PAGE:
NOMINATOR: Ashley Alewine (Seffner)
NOMINEE: Joan Alewine (Riverview)
On a seemingly ordinary day in August 2001, just days before I was to start college as a brand new freshman, I heard the words, "Your mom has breast cancer." Those 5 words changed my life forever.
Mom had gone to a typical doctor visit. A mammogram, perhaps. Although now I can't even remember. I was out enjoying my last few days as a high school graduate before jumping into college life. Shortly after I got home that afternoon, my grandmother walked in the door with a look I've never seen in all of my 18 years, and even still, another 12 years later. My brother and sister, both younger, had just gotten home from school so she rounded us all up and told us the news. She had an immediate mastectomy and was at the hospital resting, post-surgery. They think they got it all, and in time. She was still to go through full chemotherapy and radiation treatments. She would have to take time off of work. She would lose her beautiful, thick blonde hair. The rest of the future is still unknown.
Our worlds as we knew it were forever different. For three children, ages 18, 16 and 10, the inconceivable reality was a possible future without our mother. Who would be there for us when we graduate high school and college? Who would help my sister and I plan our weddings? Who would be there for my brother to tell him no woman on this planet is good enough for her little boy? When we get older and become parents ourselves, who would be the grandma to spoil them rotten? These questions plus a million more ran through my head in one sudden instant.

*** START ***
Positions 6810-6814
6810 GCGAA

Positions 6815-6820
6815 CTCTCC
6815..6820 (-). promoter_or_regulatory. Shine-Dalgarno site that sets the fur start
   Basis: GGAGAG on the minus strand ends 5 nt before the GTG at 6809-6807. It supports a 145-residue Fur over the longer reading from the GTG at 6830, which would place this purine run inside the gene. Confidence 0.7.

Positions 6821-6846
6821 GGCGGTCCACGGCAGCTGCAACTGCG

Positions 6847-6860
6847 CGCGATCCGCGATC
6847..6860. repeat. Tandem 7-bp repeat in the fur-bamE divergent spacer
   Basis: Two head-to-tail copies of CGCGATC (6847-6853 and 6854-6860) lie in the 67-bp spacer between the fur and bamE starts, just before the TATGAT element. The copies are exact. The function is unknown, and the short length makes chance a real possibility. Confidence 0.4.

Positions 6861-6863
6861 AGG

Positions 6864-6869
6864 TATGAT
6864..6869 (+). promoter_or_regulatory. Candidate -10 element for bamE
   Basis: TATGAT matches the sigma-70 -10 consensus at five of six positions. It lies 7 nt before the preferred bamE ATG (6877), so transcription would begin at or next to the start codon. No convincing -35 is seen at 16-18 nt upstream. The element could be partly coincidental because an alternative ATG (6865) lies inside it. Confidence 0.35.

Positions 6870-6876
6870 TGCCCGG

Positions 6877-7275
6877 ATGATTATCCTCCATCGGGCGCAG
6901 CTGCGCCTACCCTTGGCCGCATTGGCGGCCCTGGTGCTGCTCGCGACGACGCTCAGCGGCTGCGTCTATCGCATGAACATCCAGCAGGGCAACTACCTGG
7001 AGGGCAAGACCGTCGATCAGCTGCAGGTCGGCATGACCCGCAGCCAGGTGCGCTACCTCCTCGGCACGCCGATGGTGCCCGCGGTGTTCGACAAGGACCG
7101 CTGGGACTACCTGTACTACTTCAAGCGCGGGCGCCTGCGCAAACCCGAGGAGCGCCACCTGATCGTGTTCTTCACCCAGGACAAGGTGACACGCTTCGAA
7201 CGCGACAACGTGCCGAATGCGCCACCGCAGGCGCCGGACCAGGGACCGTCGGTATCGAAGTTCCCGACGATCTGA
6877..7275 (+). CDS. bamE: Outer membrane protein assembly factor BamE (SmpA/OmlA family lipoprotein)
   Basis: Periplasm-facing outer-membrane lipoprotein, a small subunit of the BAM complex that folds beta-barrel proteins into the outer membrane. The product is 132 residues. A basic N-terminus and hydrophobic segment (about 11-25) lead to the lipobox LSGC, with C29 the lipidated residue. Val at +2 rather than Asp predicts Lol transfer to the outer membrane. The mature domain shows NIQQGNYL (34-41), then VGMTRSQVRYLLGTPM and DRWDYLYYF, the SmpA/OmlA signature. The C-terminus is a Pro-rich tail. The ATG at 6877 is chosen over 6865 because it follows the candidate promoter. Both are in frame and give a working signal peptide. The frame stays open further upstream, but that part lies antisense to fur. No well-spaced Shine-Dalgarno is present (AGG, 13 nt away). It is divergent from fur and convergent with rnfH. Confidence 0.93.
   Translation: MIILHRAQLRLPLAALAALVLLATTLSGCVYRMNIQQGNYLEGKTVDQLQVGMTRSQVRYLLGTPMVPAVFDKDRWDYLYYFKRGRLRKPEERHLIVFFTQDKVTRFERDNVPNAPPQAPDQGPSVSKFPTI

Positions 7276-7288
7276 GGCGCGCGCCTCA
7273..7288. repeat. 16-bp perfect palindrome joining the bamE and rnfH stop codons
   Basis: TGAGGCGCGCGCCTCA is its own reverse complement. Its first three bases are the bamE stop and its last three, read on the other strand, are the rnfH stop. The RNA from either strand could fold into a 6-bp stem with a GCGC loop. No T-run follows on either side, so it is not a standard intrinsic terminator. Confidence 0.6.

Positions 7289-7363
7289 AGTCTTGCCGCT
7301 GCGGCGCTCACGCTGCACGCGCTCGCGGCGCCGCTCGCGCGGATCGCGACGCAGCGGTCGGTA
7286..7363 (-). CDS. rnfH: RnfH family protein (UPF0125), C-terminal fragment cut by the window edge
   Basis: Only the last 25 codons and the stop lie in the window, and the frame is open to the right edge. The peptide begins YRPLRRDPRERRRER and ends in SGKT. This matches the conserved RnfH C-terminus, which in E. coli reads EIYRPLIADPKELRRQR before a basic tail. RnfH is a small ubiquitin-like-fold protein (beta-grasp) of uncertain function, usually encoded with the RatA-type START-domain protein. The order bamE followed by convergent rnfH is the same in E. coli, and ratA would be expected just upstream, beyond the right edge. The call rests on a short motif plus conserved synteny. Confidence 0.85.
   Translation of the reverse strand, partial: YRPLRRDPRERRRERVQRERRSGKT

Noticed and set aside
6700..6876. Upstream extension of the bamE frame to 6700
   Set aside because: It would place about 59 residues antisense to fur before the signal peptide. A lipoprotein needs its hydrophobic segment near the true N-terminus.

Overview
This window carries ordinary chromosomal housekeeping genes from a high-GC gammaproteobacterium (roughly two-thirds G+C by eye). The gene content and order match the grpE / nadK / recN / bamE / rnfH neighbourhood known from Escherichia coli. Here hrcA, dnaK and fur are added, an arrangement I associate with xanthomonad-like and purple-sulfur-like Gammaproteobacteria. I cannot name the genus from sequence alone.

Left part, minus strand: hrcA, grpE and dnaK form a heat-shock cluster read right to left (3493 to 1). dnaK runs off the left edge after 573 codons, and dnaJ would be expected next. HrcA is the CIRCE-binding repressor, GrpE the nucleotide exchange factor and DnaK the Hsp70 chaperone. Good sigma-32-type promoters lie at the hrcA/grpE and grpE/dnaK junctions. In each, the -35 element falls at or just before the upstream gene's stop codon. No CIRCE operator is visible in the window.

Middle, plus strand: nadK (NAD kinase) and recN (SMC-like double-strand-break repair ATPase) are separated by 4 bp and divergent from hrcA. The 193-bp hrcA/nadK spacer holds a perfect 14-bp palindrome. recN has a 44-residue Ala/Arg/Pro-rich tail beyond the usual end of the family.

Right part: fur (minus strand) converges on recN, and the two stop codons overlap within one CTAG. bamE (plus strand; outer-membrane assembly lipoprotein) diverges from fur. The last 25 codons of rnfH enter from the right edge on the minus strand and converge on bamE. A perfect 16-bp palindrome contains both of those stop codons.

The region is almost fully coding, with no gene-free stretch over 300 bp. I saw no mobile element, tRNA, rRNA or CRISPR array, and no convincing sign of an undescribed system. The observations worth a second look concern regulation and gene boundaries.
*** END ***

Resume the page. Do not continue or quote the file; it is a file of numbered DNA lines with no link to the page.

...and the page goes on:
People always say that the hardest thing ever is to hear you have cancer. But I can't imagine it's much easier to hear your parent does. I'll never forget that feeling.
As the days and the weeks went on, all we could do was be strong for Mom. We offered to cook, which meant we were ordering a lot of take out from local restaurants. We cleaned. We took care of the pets. We finally figured out how to be the 'good kids' she had always asked for! She had always been there for us, so now it was our turn to reciprocate.
The days and the weeks turned into months and years. She got through her treatments, lost and then grew back her beautiful hair. Eventually even got through the reconstructive surgery. We participated in walks, wore a lot of pink, got breast cancer ribbon tattoos, supported every breast cancer charity we could, and of course did a lot of hoping and praying.
Today, as she begins her 12th cancer free year, all we can do now is be thankful. We thank the doctors and nurses that took care of her when we didn't know how. We thank the family that never left our sides. We thank the charities that allowed her to be on the receiving end of benefits. And we especially thank God, for realizing that it wasn't yet her time, and for recognizing that we weren't ready for him to take her. I'm so grateful that we finally live in a world where cancer doesn't have to be a death sentence.